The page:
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Defending life
from conception to natural death


News, 19 October 2004

19 October 2004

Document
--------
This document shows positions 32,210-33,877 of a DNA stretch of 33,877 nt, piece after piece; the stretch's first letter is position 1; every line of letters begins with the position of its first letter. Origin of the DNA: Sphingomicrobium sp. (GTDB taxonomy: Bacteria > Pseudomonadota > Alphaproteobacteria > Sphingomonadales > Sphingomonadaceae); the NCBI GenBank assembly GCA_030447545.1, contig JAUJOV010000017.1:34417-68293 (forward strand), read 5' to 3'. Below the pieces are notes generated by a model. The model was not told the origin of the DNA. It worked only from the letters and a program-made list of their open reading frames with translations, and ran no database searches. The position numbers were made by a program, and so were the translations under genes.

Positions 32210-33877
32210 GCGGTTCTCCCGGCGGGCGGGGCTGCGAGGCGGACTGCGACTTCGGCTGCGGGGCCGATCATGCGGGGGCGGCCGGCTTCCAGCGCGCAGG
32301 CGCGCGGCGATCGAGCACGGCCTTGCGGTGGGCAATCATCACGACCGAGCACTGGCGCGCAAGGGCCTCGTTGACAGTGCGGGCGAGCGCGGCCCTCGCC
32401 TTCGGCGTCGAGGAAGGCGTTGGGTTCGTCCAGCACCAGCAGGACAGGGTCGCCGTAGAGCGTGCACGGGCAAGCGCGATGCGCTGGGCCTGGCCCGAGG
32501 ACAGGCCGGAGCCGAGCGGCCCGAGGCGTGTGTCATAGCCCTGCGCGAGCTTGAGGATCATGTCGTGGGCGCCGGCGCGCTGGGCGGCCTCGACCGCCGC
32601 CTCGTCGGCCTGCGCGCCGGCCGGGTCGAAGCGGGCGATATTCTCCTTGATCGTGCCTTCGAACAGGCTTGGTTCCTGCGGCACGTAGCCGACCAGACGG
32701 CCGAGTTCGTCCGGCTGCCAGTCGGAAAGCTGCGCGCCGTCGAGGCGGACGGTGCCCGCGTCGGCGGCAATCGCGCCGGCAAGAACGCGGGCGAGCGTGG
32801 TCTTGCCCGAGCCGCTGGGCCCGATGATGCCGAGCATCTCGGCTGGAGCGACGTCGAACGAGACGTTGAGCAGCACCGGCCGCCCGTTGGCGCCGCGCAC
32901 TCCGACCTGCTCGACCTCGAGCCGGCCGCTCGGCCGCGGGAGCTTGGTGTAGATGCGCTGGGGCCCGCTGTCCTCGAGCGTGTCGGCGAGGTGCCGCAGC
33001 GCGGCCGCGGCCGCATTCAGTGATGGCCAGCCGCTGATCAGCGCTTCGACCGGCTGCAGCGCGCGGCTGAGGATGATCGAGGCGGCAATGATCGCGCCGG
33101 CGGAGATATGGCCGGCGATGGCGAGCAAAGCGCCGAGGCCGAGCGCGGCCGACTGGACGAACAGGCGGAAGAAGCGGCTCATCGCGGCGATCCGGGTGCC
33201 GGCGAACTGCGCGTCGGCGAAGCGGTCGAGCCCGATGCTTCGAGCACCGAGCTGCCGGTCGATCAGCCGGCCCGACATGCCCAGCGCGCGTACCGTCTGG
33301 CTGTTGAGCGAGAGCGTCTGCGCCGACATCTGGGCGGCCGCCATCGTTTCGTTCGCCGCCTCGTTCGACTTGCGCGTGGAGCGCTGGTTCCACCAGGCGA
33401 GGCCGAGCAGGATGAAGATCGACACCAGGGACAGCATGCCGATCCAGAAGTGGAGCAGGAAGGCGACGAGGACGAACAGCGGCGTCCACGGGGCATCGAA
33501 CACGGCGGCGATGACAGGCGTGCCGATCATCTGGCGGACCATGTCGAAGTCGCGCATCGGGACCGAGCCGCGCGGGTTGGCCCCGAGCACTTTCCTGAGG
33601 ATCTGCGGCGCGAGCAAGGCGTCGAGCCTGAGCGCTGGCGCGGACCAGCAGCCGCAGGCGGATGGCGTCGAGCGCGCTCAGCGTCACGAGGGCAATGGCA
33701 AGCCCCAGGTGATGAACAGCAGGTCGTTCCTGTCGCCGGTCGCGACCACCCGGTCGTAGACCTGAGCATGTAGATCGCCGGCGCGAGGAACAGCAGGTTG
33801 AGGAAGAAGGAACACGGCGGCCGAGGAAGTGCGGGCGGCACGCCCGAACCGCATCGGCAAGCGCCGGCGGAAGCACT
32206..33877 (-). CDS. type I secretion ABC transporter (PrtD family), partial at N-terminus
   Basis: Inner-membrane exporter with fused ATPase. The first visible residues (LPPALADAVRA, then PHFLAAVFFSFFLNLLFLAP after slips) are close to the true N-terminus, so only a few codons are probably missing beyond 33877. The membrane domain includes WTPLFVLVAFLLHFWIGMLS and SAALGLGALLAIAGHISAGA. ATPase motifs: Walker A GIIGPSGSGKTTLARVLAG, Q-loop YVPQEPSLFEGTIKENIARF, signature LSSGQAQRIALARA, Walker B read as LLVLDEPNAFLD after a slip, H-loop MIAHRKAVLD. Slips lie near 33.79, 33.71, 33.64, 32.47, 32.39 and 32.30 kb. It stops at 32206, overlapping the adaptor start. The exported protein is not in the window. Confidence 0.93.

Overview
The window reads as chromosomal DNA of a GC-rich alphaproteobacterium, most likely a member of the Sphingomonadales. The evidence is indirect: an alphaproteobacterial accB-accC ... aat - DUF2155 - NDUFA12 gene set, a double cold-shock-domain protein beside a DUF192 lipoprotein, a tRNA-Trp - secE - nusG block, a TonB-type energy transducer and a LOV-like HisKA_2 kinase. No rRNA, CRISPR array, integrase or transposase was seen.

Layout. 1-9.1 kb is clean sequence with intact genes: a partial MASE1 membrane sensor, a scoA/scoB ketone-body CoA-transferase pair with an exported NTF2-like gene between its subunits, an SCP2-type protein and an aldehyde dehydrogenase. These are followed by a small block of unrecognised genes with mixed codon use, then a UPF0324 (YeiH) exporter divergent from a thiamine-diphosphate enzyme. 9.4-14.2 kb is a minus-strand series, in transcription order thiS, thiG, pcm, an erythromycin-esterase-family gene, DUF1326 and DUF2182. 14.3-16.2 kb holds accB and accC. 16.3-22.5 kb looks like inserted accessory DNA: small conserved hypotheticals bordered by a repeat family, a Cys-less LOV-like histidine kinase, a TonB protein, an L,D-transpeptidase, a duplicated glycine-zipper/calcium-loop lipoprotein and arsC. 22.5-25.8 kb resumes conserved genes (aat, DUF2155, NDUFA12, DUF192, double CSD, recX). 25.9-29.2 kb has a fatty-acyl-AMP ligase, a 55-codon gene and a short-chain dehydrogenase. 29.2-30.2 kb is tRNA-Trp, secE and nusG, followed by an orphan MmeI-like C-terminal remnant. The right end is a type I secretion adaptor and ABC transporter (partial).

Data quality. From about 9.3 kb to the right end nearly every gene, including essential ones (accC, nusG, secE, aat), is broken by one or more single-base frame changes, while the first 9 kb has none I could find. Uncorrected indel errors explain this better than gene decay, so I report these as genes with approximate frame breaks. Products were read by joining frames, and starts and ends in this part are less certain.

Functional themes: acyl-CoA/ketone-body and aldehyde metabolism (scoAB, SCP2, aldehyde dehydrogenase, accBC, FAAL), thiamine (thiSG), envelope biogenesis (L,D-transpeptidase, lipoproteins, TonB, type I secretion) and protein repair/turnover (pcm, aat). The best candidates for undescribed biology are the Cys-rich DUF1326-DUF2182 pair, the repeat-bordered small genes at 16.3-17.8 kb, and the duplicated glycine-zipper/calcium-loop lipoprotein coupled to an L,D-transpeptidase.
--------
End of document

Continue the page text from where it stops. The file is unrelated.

19 October 2004 A Cardiff Assisted Reproduction Unit has said that it may have to stop its sperm donation service after a drop in the number of men willing to come forward as donors. The sharp decrease comes after new rules were announced that give children born through sperm donation the right to trace their biological father. The shortage is expected to become widespread across the country. [BBC, 19 October ] Arnold Schwarzenegger the Republican governor of California has endorsed funding for embryonic stem cell research in the state, The Guardian reports. Schwarzenegger said: "California has always been a pioneer. We daringly led the way for the high-tech industry and now voters can help ensure we lead the way for the biotech industry." [The Guardian, 19 October ] A woman who received an ovary transplant from her identical twin sister is six weeks pregnant. Stephanie Yarber became infertile in her early teens and went ahead with the transplant surgery after two unsuccessful attempts at IVF. Dr Richard Kennedy of the British Fertility Society described the development as 'interesting' but believes it to have limited practical benefits as it requires a donor to sacrifice an entire ovary and would normally require powerful drugs to prevent tissue rejection. [The Telegraph, 19 October ] The US Supreme Court has upheld a decision by the California Supreme Court dismissing a legal challenge to Planned Parenthood over its refusal to provide information on the link between abortion and breast cancer. The three women who filed the lawsuit were ordered to pay $77,000 legal fees. [Seattle Post-Intelligencer, 18 October ] Cardinal Theodore McCarrick of Washington has described the embryonic stem cell debate as a 'phony issue' when adult stem cell research is already producing benefits for thousands of people. He argued that adult stem cell research should be "encouraged and supported by public and private funds alike because it has proven to be useful and beneficial to human beings and does not destroy the lives of anyone." [CathNews, 19 October ] Research into IVF success rates has found that Japanese, Indian and Chinese women are less likely to conceive and sustain a pregnancy using IVF than Caucasian women. Dr Karen Purcell from the University of California described the differences as 'staggering' but the possible factors have not been studied. [BBC, 19 October ]

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